Manufacturing output seen up by 7%

Manufacturing output in the Philippines was estimated to have grown by 7 percent year-on-year in April, reversing the deceleration recorded in February and March, according to the latest outlook report for Asia Pacific of Moody’s Analytics.

In its latest outlook report for Asia Pacific, Moody’s Analytics estimated that manufacturing output in the Philippines had grown by 7 percent year-on-year in April, reversing the deceleration recorded in February and March.


“(The slowdown in February and March) may have reversed in April and … headline growth should have rebounded,” the research unit of Moody’s Corp. said in the report.

The National Statistics Office earlier reported that the volume of production index (VoPI), which measures year-on-year increase/decrease in volume of production by the manufacturing sector, stood at 16.6 percent in January. This, however, slowed to 8.3 percent in February and further to 1.2 percent in March.


Earlier this year, the Philippines’ credit ratings finally reached investment grade. Fitch Ratings upgraded in March its rating for the country by a notch from BB+ to the minimum investment grade of BBB-, while Standard & Poor’s did the same in May.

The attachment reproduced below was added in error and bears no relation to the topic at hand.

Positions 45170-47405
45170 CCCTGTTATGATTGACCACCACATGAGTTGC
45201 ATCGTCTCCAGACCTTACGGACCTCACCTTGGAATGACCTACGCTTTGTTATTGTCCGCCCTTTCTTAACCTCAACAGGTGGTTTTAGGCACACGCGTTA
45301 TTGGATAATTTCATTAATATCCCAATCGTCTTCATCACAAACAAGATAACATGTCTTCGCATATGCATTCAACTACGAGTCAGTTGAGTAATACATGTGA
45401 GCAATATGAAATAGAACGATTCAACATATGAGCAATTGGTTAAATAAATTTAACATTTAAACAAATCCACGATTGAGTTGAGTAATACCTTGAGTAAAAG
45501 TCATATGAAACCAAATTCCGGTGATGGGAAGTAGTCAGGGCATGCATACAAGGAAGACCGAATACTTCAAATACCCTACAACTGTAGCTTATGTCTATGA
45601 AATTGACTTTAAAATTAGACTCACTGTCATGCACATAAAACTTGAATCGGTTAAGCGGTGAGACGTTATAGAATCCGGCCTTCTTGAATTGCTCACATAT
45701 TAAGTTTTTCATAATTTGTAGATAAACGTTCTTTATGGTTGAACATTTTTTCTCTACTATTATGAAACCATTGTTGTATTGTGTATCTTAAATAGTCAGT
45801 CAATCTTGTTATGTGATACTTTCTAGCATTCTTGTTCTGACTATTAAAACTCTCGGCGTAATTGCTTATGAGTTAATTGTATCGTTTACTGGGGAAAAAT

Government economists said the investment grades were expected to help the country attract more foreign direct investments (FDIs) and catch up with its Southeast Asian neighbors, which cornered substantial shares of the FDIs coming to Asia.

Economists stressed the need for the Philippines to attract more job-generating FDIs as they pointed out that recent robust economic growth had yet to translate to actual poverty reduction.

For the benefits of economic expansion to be felt by the poor, economists said the Philippines should be able to increase the number of jobs available and attract investments, especially in manufacturing.

The Philippine economy for the past decade has been driven by the services sector, which includes the vibrant business process outsourcing (BPO) industry.

Economists, however, said the country needed to boost its manufacturing industry to provide jobs to people from the low-income group. They said the manufacturing industry has a bigger multiplier effects on the economy.

Last year, the Philippine economy grew by 6.6 percent, registering one of the fastest growth rates in Asia. Despite this, poverty incidence remained significant at 27.9 percent as of the end of the first semester of 2012.


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